Typically, the U.S. Navy selects one sponsor to christen each new vessel with a bottle of champagne, but when the time came to christen the USNS Choctaw County, U.S. Navy Secretary Ray Mabus decided one sponsor was not enough.
Theresa Pitts, professional development coordinator with the Starkville School District, said Mabus called on her and 27 other women he graduated with in Ackerman High School's class of 1966 to serve as sponsors for the vessel. The ship is named after three Choctaw Counties located in Alabama, Oklahoma, and Mississippi, she said, and Mabus wanted his classmates from the county he calls home to have a role in the christening.
"Eighteen (of us) actually made the trip for the christening, and he asked me to be the lead sponsor," Pitts said. "We're all sponsors; I was just fortunate enough to be asked to be the lead sponsor. Logistically, you couldn't have that many people breaking bottles of champagne."
Pitts christened the USNS Choctaw County Sept. 15 in a ceremony at the Austal shipyard in Mobile, Ala. and led her classmates in donating a collage that will reside inside the vessel throughout its service.
Pitts retired from teaching in 1996 after five years teaching in Choctaw County and several more years teaching at Overstreet School. At the ceremony, Pitts said the vessel was named after the three Choctaw Counties to honor the people of rural America for their contributions to their communities and their families. With fewer than 9,000 residents, she said, Mississippi's Choctaw County is the smallest of the three Choctaw Counties.
"Even though we were small in population ... the community we grew up in was and continues to be a leader in contributions to the state and nation," Pitts said. "Having produced two governors, a Miss America and, of course, a Secretary of (the) Navy, Choctaw County, Mississippi has (produced) caring and nurturing citizens. As sponsors of the (USNS) Choctaw County, the ladies of the class of ’66 pledge to serve as a link between the ship's namesake and her crew. For all crews who serve the (USNS) Choctaw County in years to come, we as sponsors pledge to continue a lasting relationship with you that extends beyond this christening."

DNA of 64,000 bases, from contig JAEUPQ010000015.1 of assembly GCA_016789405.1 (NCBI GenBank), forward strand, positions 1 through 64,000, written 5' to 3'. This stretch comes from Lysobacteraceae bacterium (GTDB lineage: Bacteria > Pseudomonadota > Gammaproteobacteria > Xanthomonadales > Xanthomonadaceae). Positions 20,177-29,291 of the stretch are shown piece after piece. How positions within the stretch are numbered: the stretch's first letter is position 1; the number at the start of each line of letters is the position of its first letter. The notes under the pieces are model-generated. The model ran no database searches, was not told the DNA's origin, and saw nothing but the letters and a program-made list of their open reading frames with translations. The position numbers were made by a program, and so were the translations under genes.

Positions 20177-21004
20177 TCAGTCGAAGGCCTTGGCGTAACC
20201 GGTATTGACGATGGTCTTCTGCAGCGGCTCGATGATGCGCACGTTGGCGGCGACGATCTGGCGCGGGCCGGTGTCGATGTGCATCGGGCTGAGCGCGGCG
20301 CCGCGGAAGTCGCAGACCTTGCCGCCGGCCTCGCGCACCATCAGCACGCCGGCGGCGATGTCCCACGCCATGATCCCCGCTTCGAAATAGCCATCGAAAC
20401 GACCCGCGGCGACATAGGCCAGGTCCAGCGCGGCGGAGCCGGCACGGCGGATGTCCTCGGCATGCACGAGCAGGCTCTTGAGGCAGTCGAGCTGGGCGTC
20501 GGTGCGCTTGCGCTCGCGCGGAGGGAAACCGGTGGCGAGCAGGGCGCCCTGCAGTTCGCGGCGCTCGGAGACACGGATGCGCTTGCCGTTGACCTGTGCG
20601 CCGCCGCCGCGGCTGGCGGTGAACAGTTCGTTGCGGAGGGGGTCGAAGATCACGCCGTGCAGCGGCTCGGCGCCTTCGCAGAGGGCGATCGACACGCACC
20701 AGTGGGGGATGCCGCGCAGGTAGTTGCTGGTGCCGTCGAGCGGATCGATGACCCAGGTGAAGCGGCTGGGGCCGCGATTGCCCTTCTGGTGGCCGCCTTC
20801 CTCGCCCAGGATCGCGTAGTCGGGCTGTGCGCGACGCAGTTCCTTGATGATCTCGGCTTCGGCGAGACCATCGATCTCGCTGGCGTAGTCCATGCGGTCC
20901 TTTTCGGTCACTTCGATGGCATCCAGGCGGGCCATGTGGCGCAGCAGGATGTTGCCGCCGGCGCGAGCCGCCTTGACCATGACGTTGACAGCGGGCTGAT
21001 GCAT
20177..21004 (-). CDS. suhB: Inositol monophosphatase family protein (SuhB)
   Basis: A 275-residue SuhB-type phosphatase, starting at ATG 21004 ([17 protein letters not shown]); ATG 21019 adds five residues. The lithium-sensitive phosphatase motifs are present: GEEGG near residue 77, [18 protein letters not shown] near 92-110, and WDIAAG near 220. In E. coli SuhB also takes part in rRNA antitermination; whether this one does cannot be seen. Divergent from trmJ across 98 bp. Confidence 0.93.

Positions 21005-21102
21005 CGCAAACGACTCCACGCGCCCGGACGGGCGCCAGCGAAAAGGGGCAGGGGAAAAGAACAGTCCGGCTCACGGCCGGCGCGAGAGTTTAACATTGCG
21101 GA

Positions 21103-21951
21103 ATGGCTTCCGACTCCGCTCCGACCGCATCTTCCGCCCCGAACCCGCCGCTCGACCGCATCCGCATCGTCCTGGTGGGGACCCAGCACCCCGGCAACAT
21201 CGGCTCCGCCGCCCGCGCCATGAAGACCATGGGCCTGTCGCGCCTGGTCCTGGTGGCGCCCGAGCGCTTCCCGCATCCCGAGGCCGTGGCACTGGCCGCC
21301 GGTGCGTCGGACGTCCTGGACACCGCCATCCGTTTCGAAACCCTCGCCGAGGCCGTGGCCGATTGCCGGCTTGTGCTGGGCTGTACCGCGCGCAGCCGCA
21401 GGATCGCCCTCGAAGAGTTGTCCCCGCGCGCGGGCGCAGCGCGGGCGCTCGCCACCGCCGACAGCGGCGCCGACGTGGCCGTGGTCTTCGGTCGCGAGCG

One of Pitts' fellow sponsors, Pam Miller of Sturgis, said Pitts was an excellent choice for lead sponsor, because she was the one who worked to bring her classmates together as fellow sponsors.
"She spent so much time on the phone and on e-mail trying to get classmates' locations, because we didn't have some of them," Miller said. "In years past, some of these girls (who came to the christening) could not come to our high school reunions. It was really the most fun weekend I've had in a while."
According to a release from Allison Stiller, Deputy Assistant Secretary of the Navy for Ship Programs, sponsors can attend changes of command for the ship, greet it after a long deployment, and send the crew care packages or cards. Sponsors are also invited to join the Society of Sponsors of the U.S. Navy.
"A sponsor can be as involved as she wishes throughout the ship's service to our nation," Stiller says in the release. "A ship sponsor serves as a 'mom' or 'big sister' to the ship and all the crews that serve aboard (the ship) throughout (its) entire life. It is said that a sponsor imparts her spirit on the ship and the crew."
Pitts said the vessel is the second of nine Joint High Speed Vessels Austal has under contract with the U.S. Navy, and the vessel is built not only for war, but also for humanitarian aid. For this reason, she said, its coat of arms has an inscription reading "Harvest Peace; Prepare For War."
"It has really impressive technology on board. Its maneuverability is just phenomenal," Pitts said, "(but) the vessel is just aluminum. What makes the vessel come to life are the men and women that serve on that vessel. We do things (to) let people know that are on that vessel that (we) care about them."
The sponsors' collage hanging on the USNS Choctaw County brings together pictures of several city and county landmarks, Pitts said, such as the Choctaw County Courthouse, Ackerman High School, and welcome signs for both the city and county. She said she appreciates Mabus enabling her and her classmates to serve as sponsors.
"It meant so much because one of our classmates still remembers his roots, still remembers the people he grew up with," Pitts said. "He just didn't forget his roots, and he recognized all of us who grew up with him and supported him and love him dearly. I've never been through anything so moving and so grand before. It was quite a weekend for all of us, something we will be forever grateful to Secretary Mabus for making us a part of."